A common tecnique was to just redraw what changed, using something like dirty rectangles. However, once again on modern systems the performance gain seems to be next to nill.

Just use the lowest colour mode possible for your game (if you use 256 colours, you can play with the pallete!)
Stick to a small screen size (800x600 tops)
Create anything that will change, or move as a seperate object as a small and seperate sprite. Also think about seperating the bits of something that change into seperate sprites. (the frames of rotating tires on a car for example)

Anyway, hope that helps.

- Jacob

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well, it might be a performance hit, but look at what were talking about here
a modern system running it (as your talking about directx programming)
if you were on legacy hardware you might want to worry, but trust me (speaking from experience) when i say your game will run just fine blitting a fullscreen bitmap

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I had a graphics engine that was coded in "C+" (used classes but was procedural and very C like) and I used it to blit an 800x600x16 image, as well as two smaller ones (one that was animated) and some text (this was all part of a test) and on my laptop it ran at around 60 fps, on my pc - 145 fps. On my friends 6 year old laptop (might be older even) I was getting over 30 fps. You don''t need to worry about performance.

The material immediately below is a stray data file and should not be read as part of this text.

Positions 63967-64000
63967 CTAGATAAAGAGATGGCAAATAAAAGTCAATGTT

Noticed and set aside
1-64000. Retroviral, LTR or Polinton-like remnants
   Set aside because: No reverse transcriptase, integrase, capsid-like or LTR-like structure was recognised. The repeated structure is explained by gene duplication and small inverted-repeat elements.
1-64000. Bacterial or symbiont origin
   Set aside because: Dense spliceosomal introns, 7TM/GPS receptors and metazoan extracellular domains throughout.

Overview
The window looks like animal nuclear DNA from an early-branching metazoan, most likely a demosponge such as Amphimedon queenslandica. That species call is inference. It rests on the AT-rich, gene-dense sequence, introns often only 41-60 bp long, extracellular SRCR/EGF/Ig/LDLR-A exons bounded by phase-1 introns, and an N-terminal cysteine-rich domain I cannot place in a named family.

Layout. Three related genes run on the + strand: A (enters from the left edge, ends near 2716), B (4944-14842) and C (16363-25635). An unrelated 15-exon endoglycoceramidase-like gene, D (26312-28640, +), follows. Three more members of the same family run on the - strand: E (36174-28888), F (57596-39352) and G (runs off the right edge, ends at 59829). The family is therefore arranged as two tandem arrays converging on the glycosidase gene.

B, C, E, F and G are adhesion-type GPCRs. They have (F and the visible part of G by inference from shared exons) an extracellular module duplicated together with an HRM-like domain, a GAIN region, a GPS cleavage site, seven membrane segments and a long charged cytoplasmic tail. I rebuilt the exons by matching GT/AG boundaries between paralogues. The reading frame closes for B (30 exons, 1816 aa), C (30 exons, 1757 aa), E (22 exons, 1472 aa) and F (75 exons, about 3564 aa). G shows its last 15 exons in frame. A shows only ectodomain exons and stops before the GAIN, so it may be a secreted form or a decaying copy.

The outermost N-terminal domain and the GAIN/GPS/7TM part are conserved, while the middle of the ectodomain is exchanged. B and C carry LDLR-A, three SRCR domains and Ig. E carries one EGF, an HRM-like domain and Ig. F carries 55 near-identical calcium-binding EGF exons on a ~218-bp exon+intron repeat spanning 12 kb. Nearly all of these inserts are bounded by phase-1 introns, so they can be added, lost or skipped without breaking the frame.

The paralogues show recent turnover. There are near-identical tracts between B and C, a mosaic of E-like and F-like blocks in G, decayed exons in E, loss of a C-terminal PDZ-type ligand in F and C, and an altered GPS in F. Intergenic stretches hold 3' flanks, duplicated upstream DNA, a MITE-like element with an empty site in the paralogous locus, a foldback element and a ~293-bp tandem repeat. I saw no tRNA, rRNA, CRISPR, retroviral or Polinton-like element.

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It''ll be a bit tougher with 32-bit graphics (which I suspect we all want nowadays), but implementing dirty-rectangles is dead-easy and will boost performance like hell. Except when scrolling the whole screen. Anyways I suggest you do what''s recommended in the above posts, and optimise it later.

2DNow - Specializing in yesterday''s technology today!

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32 bit graphics will probably give you fast blits than with 16 or 8 since modern processor and graphics cards are built on 32 bit architecture, although you then have to worry about memory (though again most graphics cards have at least 16 mb of ram which should be enough).